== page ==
Good overview of the Thorne/Hendricks vibe, selected mainly from Sleepyhead, with a bit of Scaredycat: “David Morrissey and Aidan Gillen in Thorne - Tom and Phil.” I’d call it…platonic with a bit of unrequited lust, but I wouldn’t totally discount the idea of there having been some drunken fumbling in the past.
A big highlight of both Thorne films is the relationship between Thorne and Phil Hendricks (Aidan Gillen), the openly gay, Irish coroner working on both cases, who also helped Thorne with his earlier career and is probably his only real friend. The events of Sleepyhead drive a wedge between them, but things appear to have been forgiven by halfway through Scaredycat, if only because that case becomes so frankly gonzo that if Hendricks wasn’t along for the ride, Thorne would probably end up either getting killed or killing himself.
Of the two movies, Sleepyhead is definitely superior, and acts as a nice introductory origin story/case-file. Someone’s trying to deliberately produce “locked-in syndrome” in apparently randomly-selected women, but only one has survived the inducement process thus far. Thorne suspects the case has something to do with his first real break, the “rock the church was built on,” as rival detective Eddie Marsan sneers, and fears increasingly that the investigation will reveal some fiddly business attached to that particular incident. So you get a nice back-and-forth as to the trustworthiness of Thorne’s very few allies, as well as himself, and much overall vulnerability and sympathetic quasi-assholery results.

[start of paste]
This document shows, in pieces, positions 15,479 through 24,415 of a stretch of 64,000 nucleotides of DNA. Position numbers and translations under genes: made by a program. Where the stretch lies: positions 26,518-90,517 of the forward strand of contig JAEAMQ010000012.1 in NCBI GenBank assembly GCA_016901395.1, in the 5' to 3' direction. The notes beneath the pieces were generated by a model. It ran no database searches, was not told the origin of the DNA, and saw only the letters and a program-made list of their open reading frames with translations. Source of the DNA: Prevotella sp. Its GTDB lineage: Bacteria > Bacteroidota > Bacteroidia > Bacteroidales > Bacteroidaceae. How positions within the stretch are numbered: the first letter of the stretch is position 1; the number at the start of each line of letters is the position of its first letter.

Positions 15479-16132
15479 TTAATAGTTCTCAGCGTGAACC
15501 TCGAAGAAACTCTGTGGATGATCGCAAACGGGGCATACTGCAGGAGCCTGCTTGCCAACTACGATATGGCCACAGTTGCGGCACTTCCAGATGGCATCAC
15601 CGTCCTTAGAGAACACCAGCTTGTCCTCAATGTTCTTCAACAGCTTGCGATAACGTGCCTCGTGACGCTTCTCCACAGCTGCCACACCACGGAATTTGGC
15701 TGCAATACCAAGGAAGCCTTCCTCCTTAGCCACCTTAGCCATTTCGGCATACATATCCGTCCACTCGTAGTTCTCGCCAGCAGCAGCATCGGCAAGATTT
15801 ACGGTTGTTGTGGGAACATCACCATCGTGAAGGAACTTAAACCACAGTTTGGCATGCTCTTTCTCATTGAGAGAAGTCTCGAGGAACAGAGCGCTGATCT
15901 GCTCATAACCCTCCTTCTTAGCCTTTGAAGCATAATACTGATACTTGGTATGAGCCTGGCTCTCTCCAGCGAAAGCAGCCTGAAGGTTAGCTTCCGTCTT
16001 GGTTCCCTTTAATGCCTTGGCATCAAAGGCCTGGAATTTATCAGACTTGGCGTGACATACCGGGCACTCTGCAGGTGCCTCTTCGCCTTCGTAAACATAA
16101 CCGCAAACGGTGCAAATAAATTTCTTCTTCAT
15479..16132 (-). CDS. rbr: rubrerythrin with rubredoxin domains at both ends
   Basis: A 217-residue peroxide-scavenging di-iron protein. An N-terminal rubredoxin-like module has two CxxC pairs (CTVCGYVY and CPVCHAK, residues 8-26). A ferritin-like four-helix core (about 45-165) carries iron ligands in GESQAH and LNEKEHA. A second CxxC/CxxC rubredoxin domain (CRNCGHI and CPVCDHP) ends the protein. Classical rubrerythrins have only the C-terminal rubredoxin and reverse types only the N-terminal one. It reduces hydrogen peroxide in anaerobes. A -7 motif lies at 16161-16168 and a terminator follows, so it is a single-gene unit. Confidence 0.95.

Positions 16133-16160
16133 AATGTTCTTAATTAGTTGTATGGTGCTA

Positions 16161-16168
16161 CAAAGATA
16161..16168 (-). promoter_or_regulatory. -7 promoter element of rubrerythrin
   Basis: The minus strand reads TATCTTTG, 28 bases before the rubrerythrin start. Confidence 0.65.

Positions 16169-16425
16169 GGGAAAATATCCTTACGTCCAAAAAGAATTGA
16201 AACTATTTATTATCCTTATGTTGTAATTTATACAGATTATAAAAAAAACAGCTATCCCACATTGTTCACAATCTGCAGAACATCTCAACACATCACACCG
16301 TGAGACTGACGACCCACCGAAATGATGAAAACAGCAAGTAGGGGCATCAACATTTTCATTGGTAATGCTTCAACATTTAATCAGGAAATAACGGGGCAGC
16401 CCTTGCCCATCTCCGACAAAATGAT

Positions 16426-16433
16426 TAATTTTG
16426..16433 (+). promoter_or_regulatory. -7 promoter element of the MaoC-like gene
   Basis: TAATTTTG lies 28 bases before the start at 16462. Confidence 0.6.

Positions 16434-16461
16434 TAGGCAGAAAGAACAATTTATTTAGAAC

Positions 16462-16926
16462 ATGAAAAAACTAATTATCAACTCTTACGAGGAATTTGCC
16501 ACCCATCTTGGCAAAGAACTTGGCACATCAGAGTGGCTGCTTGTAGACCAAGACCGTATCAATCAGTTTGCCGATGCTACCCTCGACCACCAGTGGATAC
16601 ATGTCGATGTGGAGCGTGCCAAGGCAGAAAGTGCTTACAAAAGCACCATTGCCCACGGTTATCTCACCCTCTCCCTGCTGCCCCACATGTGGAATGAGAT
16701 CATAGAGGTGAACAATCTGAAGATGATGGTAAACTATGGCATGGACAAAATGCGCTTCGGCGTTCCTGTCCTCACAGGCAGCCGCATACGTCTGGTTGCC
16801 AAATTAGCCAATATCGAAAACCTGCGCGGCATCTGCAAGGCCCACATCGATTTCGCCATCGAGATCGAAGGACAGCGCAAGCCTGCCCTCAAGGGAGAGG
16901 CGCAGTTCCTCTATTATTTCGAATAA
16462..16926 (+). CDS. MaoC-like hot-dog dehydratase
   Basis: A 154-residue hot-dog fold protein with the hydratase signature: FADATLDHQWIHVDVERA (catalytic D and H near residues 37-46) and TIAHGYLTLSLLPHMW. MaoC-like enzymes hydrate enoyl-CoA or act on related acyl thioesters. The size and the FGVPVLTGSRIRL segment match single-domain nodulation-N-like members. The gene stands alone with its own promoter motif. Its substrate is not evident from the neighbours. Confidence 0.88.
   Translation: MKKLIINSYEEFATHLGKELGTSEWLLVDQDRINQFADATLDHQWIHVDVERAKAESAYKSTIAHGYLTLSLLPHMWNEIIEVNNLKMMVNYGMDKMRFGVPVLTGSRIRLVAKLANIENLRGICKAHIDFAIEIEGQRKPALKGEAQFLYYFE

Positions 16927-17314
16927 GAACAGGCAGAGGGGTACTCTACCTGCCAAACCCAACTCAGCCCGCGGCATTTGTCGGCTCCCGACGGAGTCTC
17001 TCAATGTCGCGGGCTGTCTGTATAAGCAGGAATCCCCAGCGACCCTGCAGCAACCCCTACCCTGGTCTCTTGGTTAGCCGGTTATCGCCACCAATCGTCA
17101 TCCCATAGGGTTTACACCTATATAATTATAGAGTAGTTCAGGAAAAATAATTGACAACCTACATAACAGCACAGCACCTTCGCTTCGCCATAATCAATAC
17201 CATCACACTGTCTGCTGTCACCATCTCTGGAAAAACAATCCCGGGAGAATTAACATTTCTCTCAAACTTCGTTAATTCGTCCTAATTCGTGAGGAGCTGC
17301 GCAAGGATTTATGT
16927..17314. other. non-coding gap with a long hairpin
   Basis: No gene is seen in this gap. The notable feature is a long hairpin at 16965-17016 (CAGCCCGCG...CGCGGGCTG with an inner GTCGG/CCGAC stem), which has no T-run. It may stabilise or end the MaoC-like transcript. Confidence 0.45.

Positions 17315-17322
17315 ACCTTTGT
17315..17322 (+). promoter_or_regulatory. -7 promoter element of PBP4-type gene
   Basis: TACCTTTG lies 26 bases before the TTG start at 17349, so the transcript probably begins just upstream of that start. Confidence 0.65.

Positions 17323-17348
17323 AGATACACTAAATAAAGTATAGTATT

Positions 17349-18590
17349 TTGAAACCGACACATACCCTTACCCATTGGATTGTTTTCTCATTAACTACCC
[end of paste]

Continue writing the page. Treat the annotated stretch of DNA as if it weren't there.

David Morrissey as Tom Thorne.
Ah, long tall Tom Thorne, existentially depressed Liverpudlian detective, who mopes loomingly around London listening to the Louvin Brothers singing “Satan is Real” on his iPod. British/Quebec co-pros jumpstarted by Morrissey himself (who discovered that Thorne mysteries author Mark Billingham, when asked who he’d cast as Thorne, immediately said: “David Morrissey,” so he phoned him up and asked if he’d be willing to let him try), the Thorne movies are a winning combination of kitchen sink angst and truly crazy guignol—the sort of mysteries A Touch of Cloth parodies, but really fun, especially if you’ve always wanted to see Morrissey get man-handled by a variety of smaller, crazier people.
David Morrissey as Tom Thorne
Quit smiling, you’re suppose to be professional.
Always Edward Gorey. Always.
I’m with you! Except, of course, for the sad fact that I would STILL climb him like a pole. Andrea made some dumb decisions in her time, but from my POV, that wasn’t one of ‘em.
"I wish The Governor was a good guy, or they got David Morrissey to play a good guy. Because seriously, I would climb him like a pole."
and the angels sit
telling him to stop
feeling so pained
“where does it hurt?” they ask,
he points to you.
|—||Ijeoma Umebinyuo (via theijeoma)|